Gating alleys to reduce crime: A meta-analysis and realist synthesis

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'Access control' is used to describe the limiting or restriction of access to those with criminal intent or where their gathering could or would facilitate the opportunity for a crime to take place. In addition it can also refer to restricting the use of certain resources. This is done by the use of physical situational measures that are designed to restrict access such as locks on windows and side gates and the use of alley gates.

This systematic review has two objectives. The first is to assess the evidence on whether access control has been found effective as a method of reducing crime in the physical environment. The second is to tease out how, in what forms, for what crime types and under what conditions access control has been found to be effective, ineffective and to have produced unintended negative effects.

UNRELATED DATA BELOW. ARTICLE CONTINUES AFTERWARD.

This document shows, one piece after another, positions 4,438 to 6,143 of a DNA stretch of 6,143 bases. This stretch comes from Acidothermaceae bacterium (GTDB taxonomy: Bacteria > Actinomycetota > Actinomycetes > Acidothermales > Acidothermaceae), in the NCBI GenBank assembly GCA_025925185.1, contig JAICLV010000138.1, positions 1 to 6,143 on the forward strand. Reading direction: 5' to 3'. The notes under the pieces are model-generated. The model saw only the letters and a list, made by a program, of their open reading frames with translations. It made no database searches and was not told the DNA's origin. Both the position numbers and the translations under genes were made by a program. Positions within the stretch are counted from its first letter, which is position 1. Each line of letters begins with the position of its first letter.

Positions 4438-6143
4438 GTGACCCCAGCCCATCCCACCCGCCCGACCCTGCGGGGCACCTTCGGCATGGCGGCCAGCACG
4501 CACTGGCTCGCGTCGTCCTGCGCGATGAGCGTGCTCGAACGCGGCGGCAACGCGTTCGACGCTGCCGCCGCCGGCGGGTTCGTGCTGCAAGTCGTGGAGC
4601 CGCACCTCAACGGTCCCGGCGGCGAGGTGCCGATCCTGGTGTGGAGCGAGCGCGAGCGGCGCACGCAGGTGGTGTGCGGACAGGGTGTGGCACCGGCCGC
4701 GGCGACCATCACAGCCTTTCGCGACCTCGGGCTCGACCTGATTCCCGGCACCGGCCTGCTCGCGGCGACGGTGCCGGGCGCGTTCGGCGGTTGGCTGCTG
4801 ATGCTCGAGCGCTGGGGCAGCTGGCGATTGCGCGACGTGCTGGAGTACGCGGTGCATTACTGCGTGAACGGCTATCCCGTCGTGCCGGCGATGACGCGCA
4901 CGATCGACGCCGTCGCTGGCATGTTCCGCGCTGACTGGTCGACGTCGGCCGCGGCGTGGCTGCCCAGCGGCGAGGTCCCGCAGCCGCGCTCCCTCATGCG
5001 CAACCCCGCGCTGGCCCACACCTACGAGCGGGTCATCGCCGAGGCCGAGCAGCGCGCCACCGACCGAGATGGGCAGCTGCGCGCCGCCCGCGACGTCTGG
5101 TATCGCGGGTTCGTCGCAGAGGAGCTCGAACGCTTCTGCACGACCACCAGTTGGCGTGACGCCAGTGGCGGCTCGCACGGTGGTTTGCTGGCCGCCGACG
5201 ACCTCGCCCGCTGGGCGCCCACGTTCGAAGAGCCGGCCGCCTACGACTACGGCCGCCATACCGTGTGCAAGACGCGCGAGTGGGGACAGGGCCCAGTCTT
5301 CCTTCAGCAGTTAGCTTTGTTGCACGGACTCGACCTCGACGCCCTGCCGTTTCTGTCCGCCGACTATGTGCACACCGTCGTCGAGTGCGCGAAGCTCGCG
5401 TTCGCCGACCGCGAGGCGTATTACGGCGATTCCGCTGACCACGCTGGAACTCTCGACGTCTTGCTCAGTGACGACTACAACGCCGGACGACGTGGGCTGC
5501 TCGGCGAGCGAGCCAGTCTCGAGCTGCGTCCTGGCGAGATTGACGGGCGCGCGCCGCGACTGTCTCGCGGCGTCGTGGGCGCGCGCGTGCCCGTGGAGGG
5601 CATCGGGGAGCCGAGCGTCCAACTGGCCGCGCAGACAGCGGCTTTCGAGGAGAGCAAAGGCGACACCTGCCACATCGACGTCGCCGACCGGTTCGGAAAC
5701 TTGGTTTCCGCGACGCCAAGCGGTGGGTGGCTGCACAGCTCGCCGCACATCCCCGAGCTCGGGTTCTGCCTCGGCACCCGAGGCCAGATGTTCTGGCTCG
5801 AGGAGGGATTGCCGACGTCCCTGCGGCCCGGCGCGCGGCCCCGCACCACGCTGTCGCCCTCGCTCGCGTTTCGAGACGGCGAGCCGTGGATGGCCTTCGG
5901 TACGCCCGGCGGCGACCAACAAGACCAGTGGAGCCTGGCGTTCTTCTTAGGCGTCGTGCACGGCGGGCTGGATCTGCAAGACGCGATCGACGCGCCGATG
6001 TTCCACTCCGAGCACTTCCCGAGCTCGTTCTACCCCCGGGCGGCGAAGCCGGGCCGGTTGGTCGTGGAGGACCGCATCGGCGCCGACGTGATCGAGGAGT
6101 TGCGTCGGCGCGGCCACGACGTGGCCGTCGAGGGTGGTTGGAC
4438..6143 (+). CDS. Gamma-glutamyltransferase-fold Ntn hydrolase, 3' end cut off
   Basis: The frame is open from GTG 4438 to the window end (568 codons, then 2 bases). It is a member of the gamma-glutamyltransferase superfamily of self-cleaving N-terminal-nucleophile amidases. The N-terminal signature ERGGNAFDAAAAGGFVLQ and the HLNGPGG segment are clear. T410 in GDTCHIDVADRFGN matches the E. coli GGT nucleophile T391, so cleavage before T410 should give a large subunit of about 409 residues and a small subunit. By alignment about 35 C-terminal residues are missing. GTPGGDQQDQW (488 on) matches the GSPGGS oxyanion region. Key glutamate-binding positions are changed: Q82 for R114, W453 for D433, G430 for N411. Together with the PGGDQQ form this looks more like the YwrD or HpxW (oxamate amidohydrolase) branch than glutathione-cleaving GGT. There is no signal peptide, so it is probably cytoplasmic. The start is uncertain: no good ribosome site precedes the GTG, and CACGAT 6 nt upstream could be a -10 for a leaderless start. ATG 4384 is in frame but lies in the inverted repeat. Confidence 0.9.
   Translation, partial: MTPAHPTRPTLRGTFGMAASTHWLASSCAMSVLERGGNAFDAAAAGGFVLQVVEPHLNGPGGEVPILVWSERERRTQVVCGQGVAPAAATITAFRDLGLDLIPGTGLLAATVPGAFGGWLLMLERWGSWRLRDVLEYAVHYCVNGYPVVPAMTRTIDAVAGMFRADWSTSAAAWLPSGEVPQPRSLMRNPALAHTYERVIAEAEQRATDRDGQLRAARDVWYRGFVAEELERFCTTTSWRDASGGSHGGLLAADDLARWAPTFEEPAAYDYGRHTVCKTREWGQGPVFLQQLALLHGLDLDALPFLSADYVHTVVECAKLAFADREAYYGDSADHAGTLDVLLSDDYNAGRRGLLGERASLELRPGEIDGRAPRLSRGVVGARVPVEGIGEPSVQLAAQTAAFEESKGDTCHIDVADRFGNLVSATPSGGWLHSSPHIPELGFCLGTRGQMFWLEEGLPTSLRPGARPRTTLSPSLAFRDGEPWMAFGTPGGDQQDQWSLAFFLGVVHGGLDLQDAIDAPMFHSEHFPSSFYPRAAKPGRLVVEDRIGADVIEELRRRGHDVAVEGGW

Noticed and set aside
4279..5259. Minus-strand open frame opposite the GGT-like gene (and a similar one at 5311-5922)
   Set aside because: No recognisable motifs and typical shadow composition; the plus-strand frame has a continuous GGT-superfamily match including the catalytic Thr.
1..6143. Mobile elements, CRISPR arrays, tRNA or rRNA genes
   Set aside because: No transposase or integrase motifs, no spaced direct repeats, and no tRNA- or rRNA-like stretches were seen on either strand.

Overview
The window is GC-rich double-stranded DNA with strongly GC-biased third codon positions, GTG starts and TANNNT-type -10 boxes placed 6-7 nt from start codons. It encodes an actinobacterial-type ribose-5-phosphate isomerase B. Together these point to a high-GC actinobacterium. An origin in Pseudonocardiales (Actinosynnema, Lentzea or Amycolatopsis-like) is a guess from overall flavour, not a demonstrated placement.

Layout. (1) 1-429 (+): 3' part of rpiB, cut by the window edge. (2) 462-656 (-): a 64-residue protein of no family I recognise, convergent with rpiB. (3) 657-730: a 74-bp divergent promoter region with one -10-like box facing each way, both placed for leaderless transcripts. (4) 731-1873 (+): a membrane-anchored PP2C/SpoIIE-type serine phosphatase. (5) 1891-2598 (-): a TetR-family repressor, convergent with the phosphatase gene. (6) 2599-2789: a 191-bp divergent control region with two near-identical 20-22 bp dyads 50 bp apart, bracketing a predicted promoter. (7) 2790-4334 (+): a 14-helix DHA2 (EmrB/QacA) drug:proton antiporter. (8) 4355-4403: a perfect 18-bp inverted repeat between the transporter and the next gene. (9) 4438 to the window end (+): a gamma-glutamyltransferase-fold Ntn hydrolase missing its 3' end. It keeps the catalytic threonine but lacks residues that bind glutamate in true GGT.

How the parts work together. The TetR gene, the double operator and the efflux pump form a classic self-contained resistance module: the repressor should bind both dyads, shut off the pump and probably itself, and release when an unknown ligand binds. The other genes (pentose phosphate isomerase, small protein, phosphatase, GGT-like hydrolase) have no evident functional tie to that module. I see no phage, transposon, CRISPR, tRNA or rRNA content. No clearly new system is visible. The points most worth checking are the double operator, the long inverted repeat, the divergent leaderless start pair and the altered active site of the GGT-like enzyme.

A research protocol has been included below.  However, the protocol was for a broader review on access control which ultimately proved to be too ambitious.  The focus of the review was consequently narrowed to alley gating, a specific form of access control.

This systematic review was undertaken by Dr Aiden Sidebottom from  UCL Department of Security and Crime Science, University College London and the University of Surrey as part of the Commissioned Partnership Programme.  It is the first in a series of reviews.

For more information about the What Works Centre, email whatworks@college.pnn.police.uk